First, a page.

Drug candidate optimisation is an essential, value-creating component of modern drug discovery. It plays a critical role in compound design, selection and progression. This process focuses on the critical interplay between chemical structure, biological activity and in vivo exposure—to identify and progress drug candidates with the greatest chance of clinical success.

The rational design of new drug candidates relies on optimising many factors, including potency and selectivity against the target, synthetic tractability, safety and pharmacokinetic properties. These factors dictate the route and frequency of administration, how extensively the drug is distributed throughout the body, and how long efficacious concentrations are maintained. An appropriate pharmacokinetic profile is essential to deliver the desired pharmacodynamic response.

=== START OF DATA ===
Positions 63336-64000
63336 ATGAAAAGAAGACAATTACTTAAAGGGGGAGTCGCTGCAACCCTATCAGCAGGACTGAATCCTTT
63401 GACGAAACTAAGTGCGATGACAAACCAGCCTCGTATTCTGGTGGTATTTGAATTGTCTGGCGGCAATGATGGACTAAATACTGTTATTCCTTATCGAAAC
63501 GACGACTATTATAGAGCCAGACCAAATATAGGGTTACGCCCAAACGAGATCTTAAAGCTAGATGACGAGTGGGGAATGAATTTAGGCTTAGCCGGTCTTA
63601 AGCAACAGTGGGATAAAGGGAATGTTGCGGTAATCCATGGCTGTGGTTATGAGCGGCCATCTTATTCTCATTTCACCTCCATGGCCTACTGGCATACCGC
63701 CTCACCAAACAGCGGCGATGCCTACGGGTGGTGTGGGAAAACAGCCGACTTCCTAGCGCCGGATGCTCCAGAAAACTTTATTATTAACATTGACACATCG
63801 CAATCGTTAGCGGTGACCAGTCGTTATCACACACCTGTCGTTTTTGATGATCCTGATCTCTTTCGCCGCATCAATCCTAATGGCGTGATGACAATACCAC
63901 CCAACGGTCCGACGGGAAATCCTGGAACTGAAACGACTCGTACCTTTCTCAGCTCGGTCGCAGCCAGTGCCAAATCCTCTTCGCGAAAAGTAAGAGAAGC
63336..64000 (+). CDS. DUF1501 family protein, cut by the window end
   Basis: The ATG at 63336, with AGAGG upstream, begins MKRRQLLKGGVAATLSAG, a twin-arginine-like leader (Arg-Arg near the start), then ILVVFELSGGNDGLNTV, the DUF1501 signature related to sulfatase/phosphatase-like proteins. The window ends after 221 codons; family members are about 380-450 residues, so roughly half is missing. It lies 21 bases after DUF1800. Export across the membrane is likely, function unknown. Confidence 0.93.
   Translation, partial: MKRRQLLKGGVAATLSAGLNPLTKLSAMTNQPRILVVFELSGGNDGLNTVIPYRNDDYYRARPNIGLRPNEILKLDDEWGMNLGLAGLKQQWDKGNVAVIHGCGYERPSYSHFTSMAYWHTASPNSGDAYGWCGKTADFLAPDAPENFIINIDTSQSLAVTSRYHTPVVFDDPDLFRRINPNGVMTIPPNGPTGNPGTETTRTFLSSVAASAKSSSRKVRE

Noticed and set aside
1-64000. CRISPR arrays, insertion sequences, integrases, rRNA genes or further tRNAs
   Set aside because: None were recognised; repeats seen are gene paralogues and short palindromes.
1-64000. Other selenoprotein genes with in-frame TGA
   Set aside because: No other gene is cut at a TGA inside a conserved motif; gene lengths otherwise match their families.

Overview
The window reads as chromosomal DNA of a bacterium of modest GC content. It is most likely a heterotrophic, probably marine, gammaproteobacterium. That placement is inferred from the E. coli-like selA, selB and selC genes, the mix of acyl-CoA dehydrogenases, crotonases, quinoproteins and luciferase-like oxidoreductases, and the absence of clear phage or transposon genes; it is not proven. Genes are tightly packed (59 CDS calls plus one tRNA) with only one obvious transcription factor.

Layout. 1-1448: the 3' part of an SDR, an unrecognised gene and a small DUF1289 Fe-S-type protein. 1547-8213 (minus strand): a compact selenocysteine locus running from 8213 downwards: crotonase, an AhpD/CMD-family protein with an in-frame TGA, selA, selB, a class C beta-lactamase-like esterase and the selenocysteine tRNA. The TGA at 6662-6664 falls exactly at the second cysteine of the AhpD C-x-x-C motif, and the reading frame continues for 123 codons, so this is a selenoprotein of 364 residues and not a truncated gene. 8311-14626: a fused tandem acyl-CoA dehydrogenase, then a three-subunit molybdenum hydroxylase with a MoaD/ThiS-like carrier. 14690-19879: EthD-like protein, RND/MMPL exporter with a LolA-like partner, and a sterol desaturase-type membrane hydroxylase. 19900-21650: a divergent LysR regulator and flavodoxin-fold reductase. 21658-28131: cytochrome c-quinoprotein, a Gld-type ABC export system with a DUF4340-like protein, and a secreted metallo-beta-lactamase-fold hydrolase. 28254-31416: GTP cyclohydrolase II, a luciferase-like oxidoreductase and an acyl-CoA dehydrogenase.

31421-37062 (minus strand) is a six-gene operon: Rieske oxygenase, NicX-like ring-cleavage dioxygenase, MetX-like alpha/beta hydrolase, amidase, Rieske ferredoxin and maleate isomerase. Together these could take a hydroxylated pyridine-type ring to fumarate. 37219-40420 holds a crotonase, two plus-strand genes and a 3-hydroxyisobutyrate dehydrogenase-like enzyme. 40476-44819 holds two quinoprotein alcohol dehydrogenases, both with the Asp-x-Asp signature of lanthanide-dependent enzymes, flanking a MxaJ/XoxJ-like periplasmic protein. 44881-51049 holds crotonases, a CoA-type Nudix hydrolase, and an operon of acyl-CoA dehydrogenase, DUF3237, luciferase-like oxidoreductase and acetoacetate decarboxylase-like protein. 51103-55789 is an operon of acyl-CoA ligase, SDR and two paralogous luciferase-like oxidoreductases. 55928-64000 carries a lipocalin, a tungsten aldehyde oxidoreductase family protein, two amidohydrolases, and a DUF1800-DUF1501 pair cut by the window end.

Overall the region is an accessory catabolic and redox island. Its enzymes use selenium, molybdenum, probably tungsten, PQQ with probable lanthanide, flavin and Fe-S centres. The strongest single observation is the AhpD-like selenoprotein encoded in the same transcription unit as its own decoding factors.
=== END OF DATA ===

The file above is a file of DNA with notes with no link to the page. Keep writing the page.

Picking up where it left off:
Pharmacokinetic characteristics are intrinsically linked to the structural and physicochemical properties of drug candidates, and as such, this information is vital to guide medicinal chemistry programs aimed at designing new molecules.